US and allies launch strikes on Syria chemical weapons sites
The US, UK and France have bombed multiple government targets in Syria in an early morning operation targeting alleged chemical weapons sites.
The strikes are in response to a suspected chemical attack on the Syrian town of Douma last week.
“A combined operation with the armed forces of France and the United Kingdom is now underway,” President Trump said in an address to the nation.
Explosions were reported near the Syrian capital Damascus.
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At a Pentagon briefing, Gen Joseph Dunford listed three targets that had been struck:
- A scientific research facility in Damascus, allegedly connected to the production chemical and biological weapons
- A chemical weapons storage facility west of Homs
- A chemical weapons equipment storage and an important command post, also near Homs
Syrian state television said government forces had shot down more than a dozen missiles.
The government’s main ally, Russia, issued a statement through its US ambassador, saying “such actions will not be left without consequences”.
Gen Dunford said the US had specifically identified targets that would “mitigate” the risk of Russian casualties. But the Pentagon said that Russia had not been given advance notice of the targets.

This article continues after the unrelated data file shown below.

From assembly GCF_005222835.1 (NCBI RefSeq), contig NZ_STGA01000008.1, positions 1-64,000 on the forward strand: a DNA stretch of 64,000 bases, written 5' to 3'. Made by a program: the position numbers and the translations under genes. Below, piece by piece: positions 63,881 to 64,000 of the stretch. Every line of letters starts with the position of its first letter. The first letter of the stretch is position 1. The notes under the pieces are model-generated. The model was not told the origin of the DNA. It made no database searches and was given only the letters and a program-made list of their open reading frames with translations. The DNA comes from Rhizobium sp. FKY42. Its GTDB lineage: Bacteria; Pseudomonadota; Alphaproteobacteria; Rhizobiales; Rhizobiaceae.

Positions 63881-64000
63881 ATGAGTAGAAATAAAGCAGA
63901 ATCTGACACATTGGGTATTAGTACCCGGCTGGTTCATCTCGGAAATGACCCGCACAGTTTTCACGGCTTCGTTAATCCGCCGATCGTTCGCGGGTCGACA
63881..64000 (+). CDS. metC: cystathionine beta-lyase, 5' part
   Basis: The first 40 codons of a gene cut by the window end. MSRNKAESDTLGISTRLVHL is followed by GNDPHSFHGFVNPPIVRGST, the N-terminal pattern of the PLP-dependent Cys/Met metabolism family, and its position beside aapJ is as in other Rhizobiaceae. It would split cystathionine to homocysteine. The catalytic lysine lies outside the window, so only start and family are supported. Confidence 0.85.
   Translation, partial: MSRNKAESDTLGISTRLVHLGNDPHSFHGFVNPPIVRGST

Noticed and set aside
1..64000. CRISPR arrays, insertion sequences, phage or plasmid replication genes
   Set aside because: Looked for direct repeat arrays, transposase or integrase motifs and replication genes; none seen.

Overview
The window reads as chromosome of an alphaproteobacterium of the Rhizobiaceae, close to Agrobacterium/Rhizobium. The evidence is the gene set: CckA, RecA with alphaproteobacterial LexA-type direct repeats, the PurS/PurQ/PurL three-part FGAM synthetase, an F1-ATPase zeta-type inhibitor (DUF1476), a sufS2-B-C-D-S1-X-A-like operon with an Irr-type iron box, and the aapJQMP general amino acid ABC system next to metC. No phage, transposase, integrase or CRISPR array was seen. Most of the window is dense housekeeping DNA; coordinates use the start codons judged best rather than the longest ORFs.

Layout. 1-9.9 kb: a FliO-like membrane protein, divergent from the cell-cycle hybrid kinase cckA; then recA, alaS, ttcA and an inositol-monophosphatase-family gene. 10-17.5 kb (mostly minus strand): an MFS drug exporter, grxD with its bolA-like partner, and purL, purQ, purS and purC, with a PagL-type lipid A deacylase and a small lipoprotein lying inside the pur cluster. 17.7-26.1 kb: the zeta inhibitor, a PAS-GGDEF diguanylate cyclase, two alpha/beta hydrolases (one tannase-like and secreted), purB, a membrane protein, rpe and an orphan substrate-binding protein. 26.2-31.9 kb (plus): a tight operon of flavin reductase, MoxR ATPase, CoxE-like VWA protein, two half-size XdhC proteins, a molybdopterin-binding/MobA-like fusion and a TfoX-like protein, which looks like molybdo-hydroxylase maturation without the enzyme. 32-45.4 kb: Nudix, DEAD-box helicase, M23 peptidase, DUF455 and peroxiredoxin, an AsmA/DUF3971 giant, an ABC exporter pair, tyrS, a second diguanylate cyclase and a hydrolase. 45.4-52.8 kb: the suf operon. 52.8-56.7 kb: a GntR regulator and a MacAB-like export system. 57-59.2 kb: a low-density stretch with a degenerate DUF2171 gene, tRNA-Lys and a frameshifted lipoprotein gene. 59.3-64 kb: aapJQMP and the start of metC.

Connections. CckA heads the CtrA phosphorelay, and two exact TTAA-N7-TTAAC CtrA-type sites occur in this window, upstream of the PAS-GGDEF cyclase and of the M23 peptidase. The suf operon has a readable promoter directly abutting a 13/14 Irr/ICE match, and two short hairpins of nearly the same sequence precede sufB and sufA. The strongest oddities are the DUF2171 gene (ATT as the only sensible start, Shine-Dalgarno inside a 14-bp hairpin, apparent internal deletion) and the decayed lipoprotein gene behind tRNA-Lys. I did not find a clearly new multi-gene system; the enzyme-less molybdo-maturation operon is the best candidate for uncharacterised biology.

US Secretary of Defence James Mattis told reporters there were no reports of US losses in the operation.
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“Right now, this is a one-time shot, and I believe it has sent a very strong message,” he said, saying the first wave of strikes was over.
President Trump had earlier said: “We are prepared to sustain this response until the Syrian regime stops its use of prohibited chemical agents.”
UK Prime Minister Theresa May confirmed British involvement, saying there was “no practicable alternative to the use of force”.
But she also said the strikes were not about “regime change”.
UK strikes carried out by four Tornado jets hit the second target mentioned by Gen Dunford, a military site near the city of Homs which is believed to have housed precursor materials for chemical weapons, the ministry of defence said.
French President Emmanuel Macron also confirmed his country’s participation in the operation.
“Dozens of men, women and children were massacred with chemical weapons,” he said of the Douma incident a week ago – adding that “the red line had been crossed”.